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The Deputy Prime Minister: I understand my hon. Friend's concern. The same thoughts are in my mind. I have to make a judgment one way or the other, however, and come to the House to justify it. I still hope that an agreement will be reached through collective negotiation.
As for the length of time for which the Bill will be available to this or any other Government, all that is happening now is my presentation of it as one way of dealing with the situation. Certain safeguards, or protections, are provided: for instance, I must consult all parties involved. Then, however, I must make a decision.
The proposed powers are based on those in the Fire Services Act 1947, which provided for arbitration largely because everyone recognised the importance of fire and other emergency services. Employment in those services is not like any other employment: public safety must be given greater priority. Given the circumstances of the dispute and the delay to which I have referred, I think I am right to present this legislation.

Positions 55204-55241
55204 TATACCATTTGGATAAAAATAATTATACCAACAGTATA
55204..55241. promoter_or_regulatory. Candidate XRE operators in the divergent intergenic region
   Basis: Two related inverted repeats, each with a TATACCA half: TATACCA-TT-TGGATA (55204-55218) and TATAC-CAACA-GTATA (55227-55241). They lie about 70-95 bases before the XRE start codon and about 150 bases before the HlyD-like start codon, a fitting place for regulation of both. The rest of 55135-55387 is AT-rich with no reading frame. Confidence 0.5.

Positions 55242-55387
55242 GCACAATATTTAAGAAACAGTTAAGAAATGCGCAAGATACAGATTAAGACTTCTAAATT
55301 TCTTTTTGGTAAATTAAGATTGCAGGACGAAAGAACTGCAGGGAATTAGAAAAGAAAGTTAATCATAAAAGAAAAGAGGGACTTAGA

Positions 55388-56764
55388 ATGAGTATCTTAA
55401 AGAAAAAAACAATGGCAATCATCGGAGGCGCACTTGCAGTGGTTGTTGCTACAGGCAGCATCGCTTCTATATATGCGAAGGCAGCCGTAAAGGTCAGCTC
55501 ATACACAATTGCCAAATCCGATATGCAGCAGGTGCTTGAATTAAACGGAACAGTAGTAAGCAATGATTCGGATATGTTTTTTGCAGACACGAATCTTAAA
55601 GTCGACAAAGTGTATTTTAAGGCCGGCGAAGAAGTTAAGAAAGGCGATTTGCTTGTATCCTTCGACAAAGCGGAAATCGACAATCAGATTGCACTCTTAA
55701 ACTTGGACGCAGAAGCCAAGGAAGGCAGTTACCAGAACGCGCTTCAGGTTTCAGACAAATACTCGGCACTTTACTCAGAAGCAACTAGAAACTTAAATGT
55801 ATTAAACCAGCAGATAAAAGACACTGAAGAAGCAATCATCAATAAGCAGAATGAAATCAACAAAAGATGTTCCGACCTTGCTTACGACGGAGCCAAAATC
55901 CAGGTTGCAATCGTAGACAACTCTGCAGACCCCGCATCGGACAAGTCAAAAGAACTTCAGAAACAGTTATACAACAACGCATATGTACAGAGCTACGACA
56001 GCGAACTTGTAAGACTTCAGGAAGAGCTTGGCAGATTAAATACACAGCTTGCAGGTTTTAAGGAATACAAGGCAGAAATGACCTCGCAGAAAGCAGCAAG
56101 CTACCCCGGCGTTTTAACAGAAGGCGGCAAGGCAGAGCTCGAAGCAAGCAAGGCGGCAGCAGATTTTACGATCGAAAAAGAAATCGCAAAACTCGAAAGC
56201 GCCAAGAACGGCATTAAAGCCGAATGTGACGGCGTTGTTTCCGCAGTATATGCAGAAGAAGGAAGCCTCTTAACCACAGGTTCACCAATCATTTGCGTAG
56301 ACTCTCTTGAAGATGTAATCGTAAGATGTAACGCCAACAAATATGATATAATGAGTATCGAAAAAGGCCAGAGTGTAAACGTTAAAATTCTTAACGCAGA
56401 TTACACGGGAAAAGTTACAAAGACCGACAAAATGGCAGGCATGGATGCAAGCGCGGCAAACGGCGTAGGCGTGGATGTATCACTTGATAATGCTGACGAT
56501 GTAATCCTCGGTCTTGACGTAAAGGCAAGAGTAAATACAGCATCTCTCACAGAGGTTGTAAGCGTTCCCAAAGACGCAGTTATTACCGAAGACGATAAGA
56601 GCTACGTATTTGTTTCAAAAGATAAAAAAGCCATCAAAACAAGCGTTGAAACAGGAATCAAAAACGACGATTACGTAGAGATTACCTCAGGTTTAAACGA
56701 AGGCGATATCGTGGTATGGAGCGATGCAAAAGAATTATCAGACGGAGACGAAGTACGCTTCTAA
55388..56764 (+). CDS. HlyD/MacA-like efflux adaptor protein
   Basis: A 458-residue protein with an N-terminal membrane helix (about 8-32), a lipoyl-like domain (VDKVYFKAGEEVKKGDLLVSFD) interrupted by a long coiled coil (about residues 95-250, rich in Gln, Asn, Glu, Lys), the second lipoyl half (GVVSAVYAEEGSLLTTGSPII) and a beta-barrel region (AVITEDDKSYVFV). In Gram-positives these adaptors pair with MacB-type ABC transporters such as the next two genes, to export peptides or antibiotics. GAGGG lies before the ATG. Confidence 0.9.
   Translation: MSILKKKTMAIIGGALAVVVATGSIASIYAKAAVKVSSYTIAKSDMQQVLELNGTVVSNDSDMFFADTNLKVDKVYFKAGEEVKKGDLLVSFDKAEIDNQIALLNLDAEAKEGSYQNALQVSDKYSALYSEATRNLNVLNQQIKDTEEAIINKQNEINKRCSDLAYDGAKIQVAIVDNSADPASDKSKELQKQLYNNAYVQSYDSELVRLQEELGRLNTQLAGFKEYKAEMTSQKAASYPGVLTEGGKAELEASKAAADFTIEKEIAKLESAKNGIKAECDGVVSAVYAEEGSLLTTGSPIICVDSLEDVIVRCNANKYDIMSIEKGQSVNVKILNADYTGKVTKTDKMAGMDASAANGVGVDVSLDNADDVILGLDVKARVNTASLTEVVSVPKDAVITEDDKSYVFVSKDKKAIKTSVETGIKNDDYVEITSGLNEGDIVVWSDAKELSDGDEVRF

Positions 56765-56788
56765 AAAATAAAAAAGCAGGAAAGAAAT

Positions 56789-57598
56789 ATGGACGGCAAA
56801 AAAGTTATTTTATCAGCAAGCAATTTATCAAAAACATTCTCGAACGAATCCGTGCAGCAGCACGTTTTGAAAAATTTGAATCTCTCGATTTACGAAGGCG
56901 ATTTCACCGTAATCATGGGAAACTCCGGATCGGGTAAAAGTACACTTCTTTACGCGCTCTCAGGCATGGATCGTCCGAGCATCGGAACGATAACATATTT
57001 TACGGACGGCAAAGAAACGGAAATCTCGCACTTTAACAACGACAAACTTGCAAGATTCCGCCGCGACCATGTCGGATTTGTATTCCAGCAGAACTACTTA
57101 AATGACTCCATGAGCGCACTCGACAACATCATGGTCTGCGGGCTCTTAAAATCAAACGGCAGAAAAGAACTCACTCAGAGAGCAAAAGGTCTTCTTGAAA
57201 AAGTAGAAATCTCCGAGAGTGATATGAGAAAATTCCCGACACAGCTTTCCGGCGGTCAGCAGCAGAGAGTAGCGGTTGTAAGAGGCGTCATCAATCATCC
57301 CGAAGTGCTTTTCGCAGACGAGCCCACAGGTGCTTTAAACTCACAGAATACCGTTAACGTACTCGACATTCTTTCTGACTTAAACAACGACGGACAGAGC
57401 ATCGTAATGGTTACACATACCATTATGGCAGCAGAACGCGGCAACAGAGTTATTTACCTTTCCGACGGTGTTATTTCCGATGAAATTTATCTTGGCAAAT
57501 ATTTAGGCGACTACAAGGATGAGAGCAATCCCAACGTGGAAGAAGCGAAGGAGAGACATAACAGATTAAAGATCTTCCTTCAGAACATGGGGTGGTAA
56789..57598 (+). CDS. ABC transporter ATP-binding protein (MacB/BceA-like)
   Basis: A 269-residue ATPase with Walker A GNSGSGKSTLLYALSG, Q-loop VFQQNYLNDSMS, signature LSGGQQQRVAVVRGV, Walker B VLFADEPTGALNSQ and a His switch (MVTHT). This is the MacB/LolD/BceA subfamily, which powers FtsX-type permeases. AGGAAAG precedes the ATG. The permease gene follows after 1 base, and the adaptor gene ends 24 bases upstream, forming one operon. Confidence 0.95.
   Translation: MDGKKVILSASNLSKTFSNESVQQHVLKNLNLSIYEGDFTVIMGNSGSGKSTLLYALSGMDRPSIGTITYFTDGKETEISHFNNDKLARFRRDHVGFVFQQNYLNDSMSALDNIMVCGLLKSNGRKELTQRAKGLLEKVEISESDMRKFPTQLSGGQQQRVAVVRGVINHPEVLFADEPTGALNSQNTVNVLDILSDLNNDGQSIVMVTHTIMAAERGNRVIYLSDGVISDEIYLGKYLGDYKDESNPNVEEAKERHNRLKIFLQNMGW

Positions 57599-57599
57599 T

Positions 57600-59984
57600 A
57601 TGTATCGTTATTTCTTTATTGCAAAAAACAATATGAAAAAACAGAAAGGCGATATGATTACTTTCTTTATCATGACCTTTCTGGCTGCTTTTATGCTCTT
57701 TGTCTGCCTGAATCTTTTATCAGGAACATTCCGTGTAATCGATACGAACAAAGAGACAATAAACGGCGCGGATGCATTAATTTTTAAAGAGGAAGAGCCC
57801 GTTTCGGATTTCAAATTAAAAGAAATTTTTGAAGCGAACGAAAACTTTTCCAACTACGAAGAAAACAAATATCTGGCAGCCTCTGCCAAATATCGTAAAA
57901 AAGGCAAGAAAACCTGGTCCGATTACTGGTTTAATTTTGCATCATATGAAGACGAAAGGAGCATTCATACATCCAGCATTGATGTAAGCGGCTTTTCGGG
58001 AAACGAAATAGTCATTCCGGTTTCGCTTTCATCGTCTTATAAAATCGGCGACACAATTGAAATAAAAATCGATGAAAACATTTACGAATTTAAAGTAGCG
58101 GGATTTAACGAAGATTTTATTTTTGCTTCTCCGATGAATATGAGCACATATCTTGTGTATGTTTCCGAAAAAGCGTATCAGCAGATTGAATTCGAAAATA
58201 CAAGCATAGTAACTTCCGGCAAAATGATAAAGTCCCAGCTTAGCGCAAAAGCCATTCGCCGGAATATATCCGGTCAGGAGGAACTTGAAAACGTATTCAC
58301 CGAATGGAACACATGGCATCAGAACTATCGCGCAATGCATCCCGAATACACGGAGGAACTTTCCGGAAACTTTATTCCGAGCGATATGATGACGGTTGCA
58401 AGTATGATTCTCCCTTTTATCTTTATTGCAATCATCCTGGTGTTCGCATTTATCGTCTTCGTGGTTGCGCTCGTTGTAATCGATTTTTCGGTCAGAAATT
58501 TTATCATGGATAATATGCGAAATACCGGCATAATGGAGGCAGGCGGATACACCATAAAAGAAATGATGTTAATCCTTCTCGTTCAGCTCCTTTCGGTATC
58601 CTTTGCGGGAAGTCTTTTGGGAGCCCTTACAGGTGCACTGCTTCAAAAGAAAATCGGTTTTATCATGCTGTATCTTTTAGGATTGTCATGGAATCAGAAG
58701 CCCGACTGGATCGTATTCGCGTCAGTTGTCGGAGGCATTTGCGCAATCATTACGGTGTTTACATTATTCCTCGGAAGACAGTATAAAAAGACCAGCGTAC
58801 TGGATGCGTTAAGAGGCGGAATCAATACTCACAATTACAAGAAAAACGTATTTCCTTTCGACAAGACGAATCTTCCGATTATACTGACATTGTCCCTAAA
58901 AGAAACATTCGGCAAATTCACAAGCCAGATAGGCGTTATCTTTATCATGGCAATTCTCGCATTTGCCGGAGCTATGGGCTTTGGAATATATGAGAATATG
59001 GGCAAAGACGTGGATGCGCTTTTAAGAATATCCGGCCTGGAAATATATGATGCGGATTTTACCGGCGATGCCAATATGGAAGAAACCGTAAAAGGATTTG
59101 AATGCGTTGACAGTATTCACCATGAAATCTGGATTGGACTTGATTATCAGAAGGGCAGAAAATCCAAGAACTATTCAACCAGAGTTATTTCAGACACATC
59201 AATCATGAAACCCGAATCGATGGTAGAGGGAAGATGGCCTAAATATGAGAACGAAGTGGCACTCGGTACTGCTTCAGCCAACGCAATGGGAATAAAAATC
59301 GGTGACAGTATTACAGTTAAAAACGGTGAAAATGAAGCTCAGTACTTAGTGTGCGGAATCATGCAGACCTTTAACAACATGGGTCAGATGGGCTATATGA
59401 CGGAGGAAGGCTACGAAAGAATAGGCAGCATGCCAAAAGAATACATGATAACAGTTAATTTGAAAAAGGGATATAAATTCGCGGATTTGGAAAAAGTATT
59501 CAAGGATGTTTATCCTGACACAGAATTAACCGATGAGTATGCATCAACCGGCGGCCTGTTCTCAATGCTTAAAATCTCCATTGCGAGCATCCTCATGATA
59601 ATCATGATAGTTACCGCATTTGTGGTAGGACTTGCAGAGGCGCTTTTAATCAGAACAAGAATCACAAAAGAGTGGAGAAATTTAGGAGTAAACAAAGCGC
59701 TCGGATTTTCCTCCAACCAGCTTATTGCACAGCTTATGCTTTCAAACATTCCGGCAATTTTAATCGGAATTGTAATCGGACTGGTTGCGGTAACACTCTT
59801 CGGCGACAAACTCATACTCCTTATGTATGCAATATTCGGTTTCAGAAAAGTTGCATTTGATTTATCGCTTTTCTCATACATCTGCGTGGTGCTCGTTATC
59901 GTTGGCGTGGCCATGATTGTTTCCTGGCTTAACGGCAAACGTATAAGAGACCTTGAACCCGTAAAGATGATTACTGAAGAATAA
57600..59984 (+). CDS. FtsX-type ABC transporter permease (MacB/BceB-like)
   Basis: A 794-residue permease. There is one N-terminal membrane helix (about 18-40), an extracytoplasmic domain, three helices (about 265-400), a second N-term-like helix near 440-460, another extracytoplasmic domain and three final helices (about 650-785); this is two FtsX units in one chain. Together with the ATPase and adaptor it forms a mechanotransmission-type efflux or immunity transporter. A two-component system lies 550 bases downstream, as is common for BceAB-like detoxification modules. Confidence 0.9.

My right hon. Friend must bear in mind, though, that there are real concerns about the Bill. It poses enormous problems, and it may not offer a solution. I will reluctantly support my right hon. Friend tonight, despite my doubts, but ultimately a negotiated framework will be needed to settle the dispute. That is the right way forward for the Government, for the employerswho have not enjoyed much credibility during this processand for the FBU.
The FBU sets great store by the Burchill proposals. I am not competent to tell my right hon. Friend whether the proposals have merit, but I should like to know whether he thinks either Burchill or, as it were, son or daughter of Burchill could offer a framework in which meaningful negotiation on both pay and modernisation could begin.